Secularism is the glue to keep country together: CPI(M) member Subhashini Ali

"Many of us are concerned about the situation in the country. But the point is what is it that we are doing to make things better?" she asked.

Kolkata: Secularism is absolutely essential to keep people together and the country moving, said CPI(M) member Subhashini Ali, setting the tone for the session Born in 1947′ at a literary meet in Kolkata.

Ali, daughter of INA commander Lakshmi Swaminathan, was joined by culinary historian Chitrita Banerjee and craft activist Laila Tyabji all born in the year India won its freedom as the three of them discussed the adversities and the challenges that have shaped the country and its people over the course of time.

The septuagenarians, while addressing a session at the Tata Steel Kolkata Literary Meet on Wednesday, also stressed the need for people to collaborate and cohabitate, despite the religious and caste-based differences, for the country to prosper and flourish.

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“India has conflicting forces living in its society but the country can rise above that,” said Banerjee.

Recounting days of unrest during the Bangladesh Liberation War, she said that it was heartening to see people reaching out to those in need, keeping all judgments and opinions aside.

“The fact that young people are becoming bigoted individuals, holding on to their beliefs very ardently, and that, in turn, leading to conflict and hatred is very depressing, especially for people like us who grew up in a hopeful and idealistic atmosphere. But I believe all of these will be undone, and things will get better at some point,” she stated.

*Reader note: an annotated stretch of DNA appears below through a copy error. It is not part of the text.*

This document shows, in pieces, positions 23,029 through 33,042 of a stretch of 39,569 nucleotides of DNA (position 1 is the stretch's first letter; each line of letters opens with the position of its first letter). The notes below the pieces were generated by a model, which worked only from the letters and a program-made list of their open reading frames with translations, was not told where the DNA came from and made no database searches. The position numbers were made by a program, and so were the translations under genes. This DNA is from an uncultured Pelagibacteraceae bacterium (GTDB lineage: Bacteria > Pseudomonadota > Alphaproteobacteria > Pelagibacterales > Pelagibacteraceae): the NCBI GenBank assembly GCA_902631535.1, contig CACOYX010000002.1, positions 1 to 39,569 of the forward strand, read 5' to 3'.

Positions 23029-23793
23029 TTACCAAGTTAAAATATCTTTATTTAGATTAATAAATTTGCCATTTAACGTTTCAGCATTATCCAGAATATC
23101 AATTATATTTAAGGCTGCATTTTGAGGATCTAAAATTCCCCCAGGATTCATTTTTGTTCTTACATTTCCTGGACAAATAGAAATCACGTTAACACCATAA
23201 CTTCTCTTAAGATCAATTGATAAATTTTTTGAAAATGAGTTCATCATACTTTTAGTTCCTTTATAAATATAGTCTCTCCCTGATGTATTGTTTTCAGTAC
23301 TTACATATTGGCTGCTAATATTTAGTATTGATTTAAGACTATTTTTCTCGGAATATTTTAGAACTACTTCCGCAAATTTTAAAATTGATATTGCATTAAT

Ali stressed on the need to build a country where there are no inequalities.

“It is imperative to keep talking, keep conversations going, not in an echo chamber, but with people who don’t agree with us to understand their perspectives, too.

“Many of us are concerned about the situation in the country. But the point is what is it that we are doing to make things better?” she said.

People who are privileged in many ways need to reach out to others to tell them that how important the idea of secularism was to the great leaders of the country, Ali, a former MP, maintained.

“Secularism is not something these leaders adopted to get votes like we are told now. It is absolutely essential to keep India together and the country moving,” she insisted.

Adding to the narrative, Tyabji, too, said that there was no one way of looking at India, and people need to hear different points of view to be able to make up their minds.

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